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MountainViews.ie Picture about mountain Carrauntoohil in area MacGillycuddy
Picture: Carrauntoohill, Caher and Beenkeragh
 
John Finn on Carrauntoohil, 2006
by John Finn  30 Apr 2006
Carrauntoohill (centre) with Caher to the left and Beenkeragh to the right. Photo taken near Maolan Bui on the ridge of the Eastern Reeks. Trackback: https://mountainviews.ie/summit/1/comment/2315/
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MountainViews.ie Picture about mountain Carrauntoohil in area MacGillycuddy
Picture: Along the tp of the ridge
sbender on Carrauntoohil, 2008
by sbender  10 Jun 2008
10 June 2008. Just did the Coomlaughra horse shoe walk today counter clockwise as suggested by 'sparkey'. The weather was smashing. The early clouds soon burned away. Started early at 8.30 and finished at 13.30. Did the ridge across the tops which was amazing. The biggest challange, I found, was the descend from Beenkerragh. Did the ridge walk across the tops of the 3 smaller mountains (Skregmor) took the wst side of the last peek to descend. This was a bit of a mistake, loads of hidden holes under the heath cover. All in all a fantastic walk. Trackback: https://mountainviews.ie/summit/1/comment/3177/
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MountainViews.ie Picture about mountain Carrauntoohil in area MacGillycuddy
Picture: View from Stumpa Duloigh
 
djouce on Carrauntoohil, 2005
by djouce  20 Jul 2005
Carrauntoohil viewed from the south on a sunny day Trackback: https://mountainviews.ie/summit/1/comment/1831/
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MountainViews.ie Picture about mountain Carrauntoohil in area MacGillycuddy
Picture: Summit climb
deswalk on Carrauntoohil, 2006
by deswalk  9 Jan 2006
Heading for the summit of Carrauntoohil from the Devil's Ladder on a sunny day. Note the unsuitable legwear. Trackback: https://mountainviews.ie/summit/1/comment/2134/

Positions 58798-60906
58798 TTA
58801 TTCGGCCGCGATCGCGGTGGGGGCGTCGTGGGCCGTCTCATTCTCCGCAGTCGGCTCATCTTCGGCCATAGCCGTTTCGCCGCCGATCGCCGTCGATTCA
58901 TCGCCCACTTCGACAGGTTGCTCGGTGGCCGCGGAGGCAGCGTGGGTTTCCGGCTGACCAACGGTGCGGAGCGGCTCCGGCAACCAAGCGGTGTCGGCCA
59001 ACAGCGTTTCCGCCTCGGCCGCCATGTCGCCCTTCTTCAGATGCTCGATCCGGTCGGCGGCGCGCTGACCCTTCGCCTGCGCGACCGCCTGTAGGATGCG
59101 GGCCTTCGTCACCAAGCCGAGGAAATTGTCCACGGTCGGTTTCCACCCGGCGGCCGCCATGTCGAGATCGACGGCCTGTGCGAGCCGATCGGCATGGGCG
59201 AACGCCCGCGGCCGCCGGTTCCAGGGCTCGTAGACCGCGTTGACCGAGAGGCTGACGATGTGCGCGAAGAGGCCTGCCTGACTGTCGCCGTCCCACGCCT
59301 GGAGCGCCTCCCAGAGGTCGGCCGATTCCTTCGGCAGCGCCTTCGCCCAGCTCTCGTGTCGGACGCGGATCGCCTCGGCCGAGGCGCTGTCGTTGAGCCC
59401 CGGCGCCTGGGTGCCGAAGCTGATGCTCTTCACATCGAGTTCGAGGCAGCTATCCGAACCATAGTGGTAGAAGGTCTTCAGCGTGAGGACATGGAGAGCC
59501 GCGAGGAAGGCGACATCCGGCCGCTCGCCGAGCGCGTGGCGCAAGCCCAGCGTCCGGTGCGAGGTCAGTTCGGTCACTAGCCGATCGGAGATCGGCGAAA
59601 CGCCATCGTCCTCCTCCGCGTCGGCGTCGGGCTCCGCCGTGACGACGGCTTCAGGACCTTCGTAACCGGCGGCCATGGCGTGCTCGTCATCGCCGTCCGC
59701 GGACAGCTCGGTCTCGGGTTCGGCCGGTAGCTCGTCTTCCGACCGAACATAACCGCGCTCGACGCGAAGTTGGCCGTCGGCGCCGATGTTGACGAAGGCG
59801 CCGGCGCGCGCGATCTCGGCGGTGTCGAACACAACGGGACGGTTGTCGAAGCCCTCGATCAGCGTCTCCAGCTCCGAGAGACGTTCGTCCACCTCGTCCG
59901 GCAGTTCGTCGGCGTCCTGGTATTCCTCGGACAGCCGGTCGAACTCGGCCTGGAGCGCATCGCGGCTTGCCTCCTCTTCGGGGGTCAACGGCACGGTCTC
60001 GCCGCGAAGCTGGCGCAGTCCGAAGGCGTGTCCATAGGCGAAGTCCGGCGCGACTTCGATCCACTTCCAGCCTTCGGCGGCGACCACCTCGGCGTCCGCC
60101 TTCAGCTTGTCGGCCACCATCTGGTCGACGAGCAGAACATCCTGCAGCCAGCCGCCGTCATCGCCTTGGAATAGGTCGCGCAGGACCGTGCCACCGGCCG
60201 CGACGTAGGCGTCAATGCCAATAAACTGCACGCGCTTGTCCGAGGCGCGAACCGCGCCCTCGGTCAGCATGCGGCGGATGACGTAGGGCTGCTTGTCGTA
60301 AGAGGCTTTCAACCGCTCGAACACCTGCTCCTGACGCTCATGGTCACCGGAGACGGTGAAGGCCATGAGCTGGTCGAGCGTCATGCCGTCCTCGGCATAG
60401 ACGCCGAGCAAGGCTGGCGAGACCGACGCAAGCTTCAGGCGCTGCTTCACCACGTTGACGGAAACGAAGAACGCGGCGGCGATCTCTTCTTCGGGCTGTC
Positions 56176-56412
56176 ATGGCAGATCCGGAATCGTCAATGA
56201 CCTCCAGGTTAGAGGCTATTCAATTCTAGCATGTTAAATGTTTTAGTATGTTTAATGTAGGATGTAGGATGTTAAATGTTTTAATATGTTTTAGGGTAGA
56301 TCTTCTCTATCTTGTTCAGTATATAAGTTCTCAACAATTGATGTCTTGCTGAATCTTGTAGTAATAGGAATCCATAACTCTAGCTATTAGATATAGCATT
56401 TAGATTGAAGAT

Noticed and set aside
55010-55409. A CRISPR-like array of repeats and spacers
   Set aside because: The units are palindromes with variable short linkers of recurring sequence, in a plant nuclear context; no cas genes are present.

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Peter Walker on Carrauntoohil, 2007
by Peter Walker  12 Sep 2007
Did Carrauntoohil by myself via the Coomloughra Horseshoe on a clear, reasonably non-windy day in February 2007. Blessed with wonderful visibility the whole way round; I know of people who've done Carrauntoohil ten times without seeing the view, and some jammy English bloke lucks out first time! The Beenkeragh ridge is the highlight, and in good conditions it should be relished by all save the highly nervous (only the section over The Bones really demands any scrambling or route-finding, although the final slope to Carrauntoohil is a smidge loose).

I came down the Devil's Ladder (having done the eastern Reeks) in early September, and would echo all the comments regarding its unpleasantness. For an experienced mountain walker who's concentrating, it isn't at all dangerous in good conditions (unless someone kicks a rock down on you), but it's horrendously eroded, confined and vaguely claustrophobic. I found myself wondering; just how many people have done Carrauntoohil by that route as their first mountain climb and been put off for life? Trackback: https://mountainviews.ie/summit/1/comment/2821/
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(End of comment section for Carrauntoohil.)